A: I would say they do.
THE COURT: I didn't hear you again.
THE WITNESS: I would say that they do. Yes, they do.
Q: Mr. Zapruder, are you able to testify that this film that you have just seen run is a complete copy of the pictures taken by you on that day, no frames being missing?
A: By complete, what do you mean? If there are any frames removed or so?
Q: Any frames removed or damaged or for any reason not shown in this film?
A: I couldn't tell you.
Q: So you couldn't tell whether any part has been skipped, is that correct?
A: I could not.
THE COURT: Bring the Jury back.
(WHEREUPON, the Jury returned to the courtroom.)
THE COURT: All right, Mr. Oser, you may proceed.
Q: Mr. Zapruder, from having seen what was projected on this film, can you tell the Court whether or not it appears to be the same as you viewed your original film on November 22, 1963 in Dallas, Texas?
A: Yes, it does.
MR. OSER: I tender the witness on traverse.
Q: This will sound repetitious, but it is because the Jury has now come in. Having viewed this film, sir, are you in a position to say whether the film you have just seen is a complete copy of what you took without any frames having been deleted or taken out or skipped?
A: I couldn't tell if any frames were removed. Seen as a whole it shows that I have seen. Seeing you have 18 frames a second you can take out one or two and I couldn't tell.
Q: Weren't some frames damaged by the people at Life Magazine to the point where copies couldn't be made of them?
MR. OSER: Objection.
THE COURT: I will permit the question on traverse.
THE WITNESS: I don't know, I couldn't verify that.
THE COURT: Is the matter submitted?
MR. OSER: We submit it, Your Honor.
THE COURT: I rule the film may be shown to the Jury.
MR. DYMOND: To which ruling Counsel reserves a bill of exception firstly because the film is irrelevant, secondly it has not been established this is the complete film, and further, it has not been in the possession or under the control of this witness from the time of its inception until the present time, making all this witness' testimony, the film which has been marked for identification as State-37, and the entire record up to now part of the bill.
THE COURT: The Court's ruling was made after the Jury had retired and the witness was given an opportunity to see the film, since it was not in his continuous possession. You may proceed.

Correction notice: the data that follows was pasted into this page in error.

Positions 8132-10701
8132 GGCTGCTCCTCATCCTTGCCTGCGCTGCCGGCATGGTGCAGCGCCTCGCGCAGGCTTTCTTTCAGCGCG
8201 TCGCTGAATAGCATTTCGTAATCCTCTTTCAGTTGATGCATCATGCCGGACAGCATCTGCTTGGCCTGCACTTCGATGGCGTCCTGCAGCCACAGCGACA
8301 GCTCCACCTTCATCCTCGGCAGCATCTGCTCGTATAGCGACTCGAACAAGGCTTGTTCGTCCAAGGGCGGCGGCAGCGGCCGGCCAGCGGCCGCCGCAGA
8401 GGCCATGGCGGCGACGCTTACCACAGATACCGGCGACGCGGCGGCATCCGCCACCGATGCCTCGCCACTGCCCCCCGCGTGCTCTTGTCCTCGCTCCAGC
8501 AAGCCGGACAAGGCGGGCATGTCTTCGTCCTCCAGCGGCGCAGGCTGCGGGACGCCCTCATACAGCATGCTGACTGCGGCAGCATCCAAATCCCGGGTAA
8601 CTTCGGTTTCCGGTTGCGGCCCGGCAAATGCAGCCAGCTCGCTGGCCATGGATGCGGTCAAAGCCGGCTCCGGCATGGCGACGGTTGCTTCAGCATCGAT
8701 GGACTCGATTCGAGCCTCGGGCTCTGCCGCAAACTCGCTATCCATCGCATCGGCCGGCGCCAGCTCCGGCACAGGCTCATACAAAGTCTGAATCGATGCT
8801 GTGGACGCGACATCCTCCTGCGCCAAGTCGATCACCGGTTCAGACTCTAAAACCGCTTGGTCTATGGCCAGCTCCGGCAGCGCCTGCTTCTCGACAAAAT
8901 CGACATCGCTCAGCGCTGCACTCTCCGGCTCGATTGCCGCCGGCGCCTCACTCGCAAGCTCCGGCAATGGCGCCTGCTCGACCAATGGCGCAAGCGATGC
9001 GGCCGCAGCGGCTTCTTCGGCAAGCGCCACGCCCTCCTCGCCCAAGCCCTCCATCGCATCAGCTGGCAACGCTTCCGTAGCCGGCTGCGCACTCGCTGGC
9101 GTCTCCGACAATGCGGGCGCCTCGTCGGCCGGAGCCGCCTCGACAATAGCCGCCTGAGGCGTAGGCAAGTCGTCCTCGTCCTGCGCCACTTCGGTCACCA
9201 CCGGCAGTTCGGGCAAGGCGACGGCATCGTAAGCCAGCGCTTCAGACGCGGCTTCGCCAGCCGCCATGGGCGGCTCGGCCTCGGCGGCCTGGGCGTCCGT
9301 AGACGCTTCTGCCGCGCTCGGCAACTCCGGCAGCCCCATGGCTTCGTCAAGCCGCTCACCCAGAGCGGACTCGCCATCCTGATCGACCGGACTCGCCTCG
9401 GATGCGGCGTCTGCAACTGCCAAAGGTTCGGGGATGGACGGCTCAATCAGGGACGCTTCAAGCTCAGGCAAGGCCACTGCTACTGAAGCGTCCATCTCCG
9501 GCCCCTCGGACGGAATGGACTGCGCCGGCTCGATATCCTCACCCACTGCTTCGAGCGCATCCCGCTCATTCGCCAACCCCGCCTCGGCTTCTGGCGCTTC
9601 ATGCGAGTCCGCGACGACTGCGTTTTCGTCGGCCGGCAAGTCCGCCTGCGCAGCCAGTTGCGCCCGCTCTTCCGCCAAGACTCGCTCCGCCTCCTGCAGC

MR. OSER: At this time the State requests permission to play the film.
THE COURT: Permission granted. Gentlemen of the Jury, please pay close attention to what you are about to see.
(WHEREUPON, the film was then shown again.)
THE COURT: If it is requested by the Jury we will rerun this film.
MR. OSER: If the Court please, I would like the record to reflect that I am now turning over the exhibit to the Clerk of the Court, that is S-37.
THE COURT: You mean the Minute Clerk. I have already ruled on the fact it may be shown to the Jury. Is there any objection to its admission?
MR. DYMOND: I have already objected earlier.
THE COURT: It may be admitted.
(WHEREUPON, the exhibit having been previously identified as "S-37" was received in evidence.)
THE COURT: The witness may be excused.
(WHEREUPON, the witness was excused.)
THE COURT: We will take a five-minute recess.
(WHEREUPON, a short recess was taken.)
THE COURT: Gentlemen, before we proceed any further, I have been advised that the Jury would like to have the film replayed. I will order the Minute Clerk, who has possession of Exhibit S-37, to turn it back over to Mr. Oser. Let that show in the record.
(WHEREUPON, the film was then shown again.)
THE COURT: I have been advised that a reporter had the gall to ask if he could take a picture of this film while it was being shown in court. Don't they realize all rights are served on this picture?
MR. OSER: That is why I turned it over to the Court.
THE COURT: I don't want anybody surreptitiously trying to take pictures of this film. Let the film be shown again frame by frame.
(WHEREUPON, the film was then shown again, frame by frame.)
A MEMBER OF THE JURY: Begging your pardon, but I would appreciate it if we could see the last half of this film one more time at normal speed.
THE COURT: Very well, rewind it.
(WHEREUPON, the last half of the film was then played again.)
THE COURT: Was that the part you wanted?
A MEMBER OF THE JURY: Yes, sir, thank you, sir.
THE COURT: Gentlemen, I understand from the State they have a witness who wants to be heard this afternoon. It is 29 minutes after 5:00. Is your witness planning to leave the state this evening?
MR. ALCOCK: Yes, sir.
THE COURT: How long will he be?
MR. ALCOCK: Direct Examination will take no more than 10, 15 minutes.
MR. OSER: May the record reflect I am returning the film to the Minute Clerk.
I, the undersigned, Clifford Jefferson, do hereby certify:
That the above and foregoing (96 pages of typewritten matter) is a true and correct transcription of the stenographic notes of the proceedings had herein, the same having been taken down by Clifford Jefferson and transcribed under his supervision, on the date and day hereinbefore noted, in the Criminal District Court for the Parish of Orleans, State of Louisiana, in the matter of the State of Louisiana vs. Clay L. Shaw, 198-059 1426 (30) Section "C" on the 13th day of February, 1969, before the Honorable Edward A. Haggerty, Jr., Judge, Section "C", being an excerpt of the testimony of certain witnesses as shown in the index hereof.
New Orleans, Louisiana, this 23rd day of May, 1969.
/S/ Clifford Jefferson